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How I Got the Photo - Costa Rica Beach Shot

When I shot my first wedding, I had already been studying the dramatic sunset portraits, but I had been missing something. Over time though, I was able to find videos on YouTube and tutorials that helped me overcome obstacles I was dealing with.

In my first "How I Got It" piece, I am going to use an image that I created on the destination wedding in Costa Rica I shot in July. Unfortunately, the sky did not give us the epic light that we were hoping for. I did come away with an image though that looks good and it allowed me to utilize techniques that I had been honing over the last year or so. In some corners of the photography world, images like this are referred to as "Environmental Portraits".

The "Environmental Portrait" is, simply put, a portrait where the subject is placed in a scene that encompasses the landscape around. It is like landscape and portrait photography came together to be one. There are numerous ways to create these images, and the photographer does not need lights if they choose not to. For this particular piece, I did use a speedlight for the shot.

The final image

I am of a rare breed as I shoot Pentax. Creating an environmental portrait doesn't require a certain camera body. Lens selection is somewhat critical as you want something with a fairly wide focal length. For me, I am still banging away on a kit 18-55mm, which might be the toughest lens in the world. Several days before the trip, I was storm chasing and dropped the camera with the lens on it. This was not the first time I had dropped the camera and lens, but this time things looked desperate. A piece had come off the lens, rendering it useless. After a quick Google search, I was able to put the piece back in place, and the lens was back in action.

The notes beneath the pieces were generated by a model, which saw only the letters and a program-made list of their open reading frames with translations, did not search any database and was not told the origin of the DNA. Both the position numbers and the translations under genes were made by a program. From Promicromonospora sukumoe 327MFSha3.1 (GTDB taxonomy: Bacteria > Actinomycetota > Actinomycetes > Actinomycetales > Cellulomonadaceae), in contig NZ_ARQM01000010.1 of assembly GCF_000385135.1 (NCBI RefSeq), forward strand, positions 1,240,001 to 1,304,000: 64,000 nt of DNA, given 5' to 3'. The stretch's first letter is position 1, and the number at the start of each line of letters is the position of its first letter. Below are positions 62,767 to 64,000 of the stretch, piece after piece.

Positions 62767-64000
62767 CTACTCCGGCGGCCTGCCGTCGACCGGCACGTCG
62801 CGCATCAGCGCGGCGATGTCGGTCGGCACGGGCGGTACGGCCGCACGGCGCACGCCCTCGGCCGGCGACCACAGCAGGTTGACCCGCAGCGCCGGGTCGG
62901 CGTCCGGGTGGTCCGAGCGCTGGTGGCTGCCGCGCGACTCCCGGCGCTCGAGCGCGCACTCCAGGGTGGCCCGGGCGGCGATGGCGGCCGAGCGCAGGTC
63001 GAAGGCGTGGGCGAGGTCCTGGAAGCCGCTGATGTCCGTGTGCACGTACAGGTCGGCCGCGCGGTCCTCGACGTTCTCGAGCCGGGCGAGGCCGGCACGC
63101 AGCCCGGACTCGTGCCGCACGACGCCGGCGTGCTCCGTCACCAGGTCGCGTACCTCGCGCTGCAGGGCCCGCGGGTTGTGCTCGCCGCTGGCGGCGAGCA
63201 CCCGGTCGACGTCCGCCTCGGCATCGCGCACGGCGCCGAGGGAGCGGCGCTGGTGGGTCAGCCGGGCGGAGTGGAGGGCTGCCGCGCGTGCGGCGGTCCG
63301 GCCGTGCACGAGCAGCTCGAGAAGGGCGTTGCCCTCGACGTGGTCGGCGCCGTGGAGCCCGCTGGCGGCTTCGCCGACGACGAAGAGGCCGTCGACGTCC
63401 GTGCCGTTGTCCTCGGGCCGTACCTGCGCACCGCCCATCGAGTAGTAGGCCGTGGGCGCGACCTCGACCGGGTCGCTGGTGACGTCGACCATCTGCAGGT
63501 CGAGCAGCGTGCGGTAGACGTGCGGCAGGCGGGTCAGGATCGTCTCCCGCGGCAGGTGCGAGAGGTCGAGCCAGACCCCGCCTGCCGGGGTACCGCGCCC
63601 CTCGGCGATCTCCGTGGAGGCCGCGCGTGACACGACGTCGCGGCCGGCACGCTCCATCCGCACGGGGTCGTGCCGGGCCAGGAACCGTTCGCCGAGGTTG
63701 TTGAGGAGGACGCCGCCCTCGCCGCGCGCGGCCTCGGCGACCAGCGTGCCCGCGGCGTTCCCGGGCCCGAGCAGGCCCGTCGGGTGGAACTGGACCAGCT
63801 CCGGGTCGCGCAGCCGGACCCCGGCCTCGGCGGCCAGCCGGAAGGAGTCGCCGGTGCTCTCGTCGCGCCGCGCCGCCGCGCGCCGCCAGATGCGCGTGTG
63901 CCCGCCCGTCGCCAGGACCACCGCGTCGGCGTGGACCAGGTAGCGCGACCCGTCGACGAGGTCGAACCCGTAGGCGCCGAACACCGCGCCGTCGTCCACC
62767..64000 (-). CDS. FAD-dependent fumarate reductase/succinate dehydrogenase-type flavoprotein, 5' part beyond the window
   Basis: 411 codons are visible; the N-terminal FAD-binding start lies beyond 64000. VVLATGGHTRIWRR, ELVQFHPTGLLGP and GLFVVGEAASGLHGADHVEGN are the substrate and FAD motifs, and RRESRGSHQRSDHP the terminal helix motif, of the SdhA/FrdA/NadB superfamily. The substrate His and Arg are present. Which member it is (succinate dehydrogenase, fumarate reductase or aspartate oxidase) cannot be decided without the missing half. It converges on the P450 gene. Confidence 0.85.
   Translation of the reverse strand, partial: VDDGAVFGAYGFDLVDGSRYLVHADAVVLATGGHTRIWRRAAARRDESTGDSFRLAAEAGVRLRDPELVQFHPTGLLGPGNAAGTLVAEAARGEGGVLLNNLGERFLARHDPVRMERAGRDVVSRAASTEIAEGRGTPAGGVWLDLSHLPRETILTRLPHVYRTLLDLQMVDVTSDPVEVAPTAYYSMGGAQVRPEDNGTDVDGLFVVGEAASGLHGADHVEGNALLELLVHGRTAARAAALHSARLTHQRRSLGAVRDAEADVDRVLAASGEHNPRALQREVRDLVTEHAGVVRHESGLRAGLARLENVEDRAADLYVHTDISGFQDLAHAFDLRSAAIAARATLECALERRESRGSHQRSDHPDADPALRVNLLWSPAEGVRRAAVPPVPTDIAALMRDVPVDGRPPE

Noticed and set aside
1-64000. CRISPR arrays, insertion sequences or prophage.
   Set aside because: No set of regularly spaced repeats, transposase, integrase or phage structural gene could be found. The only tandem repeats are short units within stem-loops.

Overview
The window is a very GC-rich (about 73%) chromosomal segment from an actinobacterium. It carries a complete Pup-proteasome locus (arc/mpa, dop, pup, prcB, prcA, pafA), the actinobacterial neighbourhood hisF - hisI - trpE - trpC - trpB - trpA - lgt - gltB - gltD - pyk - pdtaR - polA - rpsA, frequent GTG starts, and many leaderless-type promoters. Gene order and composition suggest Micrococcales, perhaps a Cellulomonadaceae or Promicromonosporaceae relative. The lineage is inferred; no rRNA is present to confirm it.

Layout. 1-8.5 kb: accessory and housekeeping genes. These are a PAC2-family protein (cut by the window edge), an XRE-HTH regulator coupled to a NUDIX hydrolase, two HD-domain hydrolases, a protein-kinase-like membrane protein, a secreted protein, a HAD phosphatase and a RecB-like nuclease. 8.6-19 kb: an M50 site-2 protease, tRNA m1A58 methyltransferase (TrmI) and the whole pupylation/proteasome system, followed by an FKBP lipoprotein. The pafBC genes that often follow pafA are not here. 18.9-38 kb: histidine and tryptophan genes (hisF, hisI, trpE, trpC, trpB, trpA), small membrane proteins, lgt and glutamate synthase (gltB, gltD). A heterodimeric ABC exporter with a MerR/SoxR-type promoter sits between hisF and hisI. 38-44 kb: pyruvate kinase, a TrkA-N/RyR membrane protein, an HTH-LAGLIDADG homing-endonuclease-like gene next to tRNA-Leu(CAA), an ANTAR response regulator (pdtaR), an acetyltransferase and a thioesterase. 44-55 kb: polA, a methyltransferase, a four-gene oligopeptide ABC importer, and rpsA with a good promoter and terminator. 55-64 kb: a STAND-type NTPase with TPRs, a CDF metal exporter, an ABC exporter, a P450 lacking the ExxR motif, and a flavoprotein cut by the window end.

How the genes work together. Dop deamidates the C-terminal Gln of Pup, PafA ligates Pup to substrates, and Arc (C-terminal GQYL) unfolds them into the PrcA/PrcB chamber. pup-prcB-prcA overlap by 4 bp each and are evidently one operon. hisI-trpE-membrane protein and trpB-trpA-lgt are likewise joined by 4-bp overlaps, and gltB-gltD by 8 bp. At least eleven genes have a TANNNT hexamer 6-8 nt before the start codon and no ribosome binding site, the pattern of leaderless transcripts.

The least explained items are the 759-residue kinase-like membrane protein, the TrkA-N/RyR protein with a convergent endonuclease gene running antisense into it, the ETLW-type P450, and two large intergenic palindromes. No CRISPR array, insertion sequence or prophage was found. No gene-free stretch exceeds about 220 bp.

More often than not, I am a one man show, so for these shots, I utilize my Vanguard Alta Pro 263 AT tripod. I also have a wired remote release for the camera which I will use for these shots.

For lighting, I use one of my Yongnou 560-IV flashes with a 560-TX transmitter. The flash is attached to a pole that I scavenged out of a light stand. For a diffuser, I use either a white shoot-through umbrella or a MagMod MagSphere. I prefer the umbrella, but when the wind is blowing, or in the case of this shot I left my umbrella behind, the MagSphere was perfect. A lot of photographers use a softbox for these shots, and that is the pinnacle as it provides the best light. I currently do not have a softbox, so I am somewhat limited. The umbrella is in second place when it comes to the quality of light, with the MagSphere in third place.

Yup, we're getting wet

For the most part, I am a one man show. There is a little more work when you are the photographer and assistant, but once you hone the technique, there is nothing to it.

The first thing I do is I will place my subject in the scene. The next step is I will place my camera where I want and compose the shot in the camera. I will then look at my light meter and dial in the camera settings to expose for the background. One thing to note, photography is subjective. The real masters of this type of shot will be able to add artificial light on the subject without making it look like light was added. My main goal is to create a dramatic feeling portrait so if my final image has obvious artificial light, that is not a deal maker.

Once I have my camera settings where I want them for the background, I will then dial in the flash. There are times when the flash is right on from the start, and there are times when I will have to make adjustments. Take it from me, do not rush the process. Get your settings dialed in and go from there.